Section 11(3) of the Export Control Act 2002 states that the removal of goods to the Isle of Man shall not be regarded for the purpose of the ECA 02 as an exportation of those goods. The Export of Goods, Transfer of Technology and Provision of Technical Assistance Order at 2(1) states that 'exportation' is defined as 'any destination outside the UK or the Isle of Man". In other words, any export of strategic goods from the Isle of Man is subject to the same controls as exports from the mainland.

The Channel Islands are not included in the scope of the ECA 02. Therefore, any transfers of strategic goods to the CI's are deemed to be exports for the purposes of UK strategic export controls and are subject to all the normal licensing procedures. Exports from the CI's to other—non-UK—destinations are a matter for the CIs government.[sic] In practice, the government [sic] of the CIs will consult HMG before exporting strategic goods. It is understood that strategic exports from the CIs are very limited.[63]

47. We have several concerns about strategic export controls to and from the Channel Islands and the Isle of Man. First, there is a disparity in status: the Isle of Man is subject to the Export Control Act 2002 but the Channel Islands are not. Second, the 2004 Annual Report contains on page 72 an Open Individual Export Licence to the Isle of Man. We assume that this was issued by the Export Control Organisation in error. Third, we are not aware that the bailiwicks in the Channel Islands produce annual reports on strategic export controls. We recommend that the Government clarify that future UK annual reports on strategic export controls cover both the UK and the Isle of Man and require the bailiwicks in the Channel Islands to produce their own annual reports or annex them to the UK report. The reports covering the Channel Islands should explain the criteria against which applications for licences are considered and provide identical data to that provided in the UK annual and quarterly reports.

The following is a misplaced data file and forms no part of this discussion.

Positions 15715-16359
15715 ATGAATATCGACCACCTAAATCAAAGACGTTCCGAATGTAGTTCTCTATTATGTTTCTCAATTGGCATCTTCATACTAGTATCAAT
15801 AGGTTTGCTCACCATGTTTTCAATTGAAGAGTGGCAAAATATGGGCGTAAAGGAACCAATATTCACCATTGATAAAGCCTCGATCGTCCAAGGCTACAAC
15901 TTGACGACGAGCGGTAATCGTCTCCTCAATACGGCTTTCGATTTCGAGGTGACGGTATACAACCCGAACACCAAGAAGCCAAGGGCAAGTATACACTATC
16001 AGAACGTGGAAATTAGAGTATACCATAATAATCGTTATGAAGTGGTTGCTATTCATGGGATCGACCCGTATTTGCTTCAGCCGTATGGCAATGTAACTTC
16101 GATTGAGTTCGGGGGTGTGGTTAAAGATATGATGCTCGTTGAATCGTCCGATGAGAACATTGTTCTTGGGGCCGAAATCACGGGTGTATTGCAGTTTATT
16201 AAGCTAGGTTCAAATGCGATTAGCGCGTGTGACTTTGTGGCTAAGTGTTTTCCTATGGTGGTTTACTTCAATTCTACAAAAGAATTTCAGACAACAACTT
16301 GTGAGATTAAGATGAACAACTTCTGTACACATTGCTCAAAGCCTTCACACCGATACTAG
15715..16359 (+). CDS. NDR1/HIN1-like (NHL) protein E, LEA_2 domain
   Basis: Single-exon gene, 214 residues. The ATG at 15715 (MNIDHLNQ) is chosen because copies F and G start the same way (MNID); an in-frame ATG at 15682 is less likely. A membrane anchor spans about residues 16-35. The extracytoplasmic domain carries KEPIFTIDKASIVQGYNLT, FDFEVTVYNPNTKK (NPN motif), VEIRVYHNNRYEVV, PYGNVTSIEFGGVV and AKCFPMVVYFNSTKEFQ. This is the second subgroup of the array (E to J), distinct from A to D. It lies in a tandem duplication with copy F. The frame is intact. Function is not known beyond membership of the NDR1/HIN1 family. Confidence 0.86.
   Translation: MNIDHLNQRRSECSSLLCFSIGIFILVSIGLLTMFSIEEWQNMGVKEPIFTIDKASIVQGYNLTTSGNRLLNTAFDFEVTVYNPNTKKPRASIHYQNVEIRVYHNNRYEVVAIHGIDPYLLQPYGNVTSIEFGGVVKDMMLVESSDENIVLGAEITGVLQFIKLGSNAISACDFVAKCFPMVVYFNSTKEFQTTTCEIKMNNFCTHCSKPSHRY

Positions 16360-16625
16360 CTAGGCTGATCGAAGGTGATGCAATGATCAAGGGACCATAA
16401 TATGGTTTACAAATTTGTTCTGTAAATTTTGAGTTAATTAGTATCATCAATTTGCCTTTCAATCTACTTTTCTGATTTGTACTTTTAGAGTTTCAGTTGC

Specific cases raised

48. Continuing the method of work of our predecessor Committees, as well as the process of taking oral and written evidence on policy, we raised questions on the applications for licences set out in the four quarterly reports for 2005 as well as questions on policy, specific countries and other matters. In a number of instances we followed up the answers with supplementary questions. Where the answers have no security classification and arrived before consideration of this Report was completed we have published them as memoranda with this Report.[64] The answers have been useful and have assisted us to carry out scrutiny of the Government's decisions to issue, or withhold, export licences.